The Portfolio Committee on Basic Education was briefed on South Africa’s new Grade 9 General Education Certificate (GEC) on Tuesday (15 October).
Presented to students upon completing Grade 9, the Department of Education said that the certificate is aimed at addressing the mismatch between available skills and competencies, and the labour market’s needs.
It added that South African schools face a high dropout rate before matric, peaking in Grades 10 and 11 with 15.2% of students dropping out in 2012 alone.
“About a third of young people aged between 15 and 24 years (3.4 million), are not in employment, education or training (NEET) – two million of them have not finished Grade 12.
“There is an absence of a standardised assessment and a qualification to usher learners into different pathways at the end of compulsory schooling,” it said.
The committee heard that the primary purpose of the GEC is to:
- Equip learners with the knowledge and skills that will enable their meaningful participation in society;
- Contribute towards developing sustainable communities;
- Provide a basis for learning in further education and training;
- Establish a firm foundation for the assumption of a productive and responsible role in the workplace
The Department of Education said that the certificate is predicated on the ‘three-stream model’, which includes the traditional academic pathway, the technical vocational pathway and the technical/occupational pathway.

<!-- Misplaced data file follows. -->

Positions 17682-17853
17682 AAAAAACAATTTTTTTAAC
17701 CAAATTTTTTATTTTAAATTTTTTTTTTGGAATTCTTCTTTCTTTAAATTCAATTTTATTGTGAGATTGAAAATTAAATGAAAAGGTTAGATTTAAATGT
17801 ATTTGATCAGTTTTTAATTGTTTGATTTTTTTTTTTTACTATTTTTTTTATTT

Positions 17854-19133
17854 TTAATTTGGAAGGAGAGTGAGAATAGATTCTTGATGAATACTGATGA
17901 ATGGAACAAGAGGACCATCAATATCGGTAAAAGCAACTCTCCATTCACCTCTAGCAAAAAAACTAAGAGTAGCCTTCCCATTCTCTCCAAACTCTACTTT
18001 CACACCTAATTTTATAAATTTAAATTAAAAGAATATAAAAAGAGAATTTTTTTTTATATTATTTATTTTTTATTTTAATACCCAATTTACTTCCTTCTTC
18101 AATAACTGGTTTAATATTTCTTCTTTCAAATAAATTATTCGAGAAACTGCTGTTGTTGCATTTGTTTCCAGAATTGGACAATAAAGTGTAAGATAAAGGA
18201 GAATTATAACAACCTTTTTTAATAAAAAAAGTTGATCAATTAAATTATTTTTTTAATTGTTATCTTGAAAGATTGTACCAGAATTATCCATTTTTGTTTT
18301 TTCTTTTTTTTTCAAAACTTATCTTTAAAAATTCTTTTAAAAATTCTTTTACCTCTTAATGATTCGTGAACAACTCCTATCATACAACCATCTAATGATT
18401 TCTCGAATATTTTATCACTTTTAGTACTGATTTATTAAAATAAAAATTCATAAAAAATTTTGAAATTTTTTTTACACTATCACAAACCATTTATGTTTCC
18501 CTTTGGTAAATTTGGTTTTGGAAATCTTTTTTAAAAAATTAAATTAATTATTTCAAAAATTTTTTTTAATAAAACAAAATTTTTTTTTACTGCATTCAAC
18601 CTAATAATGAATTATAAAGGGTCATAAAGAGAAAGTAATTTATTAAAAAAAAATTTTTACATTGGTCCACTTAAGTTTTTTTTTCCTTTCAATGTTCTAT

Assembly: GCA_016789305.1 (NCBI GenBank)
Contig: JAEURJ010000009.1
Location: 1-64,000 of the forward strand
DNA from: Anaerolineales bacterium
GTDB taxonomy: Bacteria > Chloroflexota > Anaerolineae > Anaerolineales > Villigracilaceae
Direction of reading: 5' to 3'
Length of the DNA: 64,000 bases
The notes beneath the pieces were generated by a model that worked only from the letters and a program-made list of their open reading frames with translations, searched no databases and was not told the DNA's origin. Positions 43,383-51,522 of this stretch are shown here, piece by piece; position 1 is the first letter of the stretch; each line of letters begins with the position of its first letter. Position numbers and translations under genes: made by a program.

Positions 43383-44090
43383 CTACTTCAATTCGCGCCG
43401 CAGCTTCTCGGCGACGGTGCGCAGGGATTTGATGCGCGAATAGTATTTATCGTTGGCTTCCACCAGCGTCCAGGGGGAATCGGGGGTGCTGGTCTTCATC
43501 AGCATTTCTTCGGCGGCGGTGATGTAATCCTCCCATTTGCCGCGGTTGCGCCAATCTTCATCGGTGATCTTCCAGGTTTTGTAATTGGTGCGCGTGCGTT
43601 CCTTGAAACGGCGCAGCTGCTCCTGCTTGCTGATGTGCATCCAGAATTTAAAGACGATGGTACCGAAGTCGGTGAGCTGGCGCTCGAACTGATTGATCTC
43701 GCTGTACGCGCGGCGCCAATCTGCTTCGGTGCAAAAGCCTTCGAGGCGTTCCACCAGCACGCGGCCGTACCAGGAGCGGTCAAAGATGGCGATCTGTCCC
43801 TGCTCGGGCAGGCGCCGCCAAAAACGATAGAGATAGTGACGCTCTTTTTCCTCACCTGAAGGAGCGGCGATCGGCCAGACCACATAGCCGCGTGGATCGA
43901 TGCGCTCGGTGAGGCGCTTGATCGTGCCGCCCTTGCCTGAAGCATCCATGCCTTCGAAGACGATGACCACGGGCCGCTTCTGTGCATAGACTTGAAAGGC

“The objectives of this is to implement learning pathways which meet the diverse needs of the young people of the country, to empower learners to be creative and organised system thinkers, to promote the acquisition of skills and competencies for a changing world, to focus on the foundational skills of reading, writing and counting (arithmetic) and to improve the quality and efficiency of learning outcomes throughout the sector,” it said.
Basic Education minister Angie Motshekga added that the certificate is not intended to say learners must exit the system, but instead merely meant that students ‘are exiting a phase’.
“We want national assessments in Grades 3, Grade 9 and Grade 12,” she said.
While the GEC certificate is still subject to approval, it is expected to be first introduced in 2020.
The Department of Education said it has worked closely with industries from aviation to maritime to develop the curriculum for these subjects that will assist learners to enter the job markets that lack skilled workers to service these industries formalise the work that has been done, this is with the purpose of ensuring that the courses offered will be relevant and add value to industry.
“South Africa is refocusing the curriculum towards a competency-based approach, integrating the 21st-century skills and competencies across the subjects and introducing new subjects and programmes that are responsive to the demands of the changing world.
“These include coding and robotics, marine sciences, hydro/aquaponics, aviation sciences, design across the curriculum, mathematics and science as well as aviation Studies.
“It is envisaged that these subjects will create interest among young people and encourage them to stay in school. The department is working closely with industry in this regard,” it said.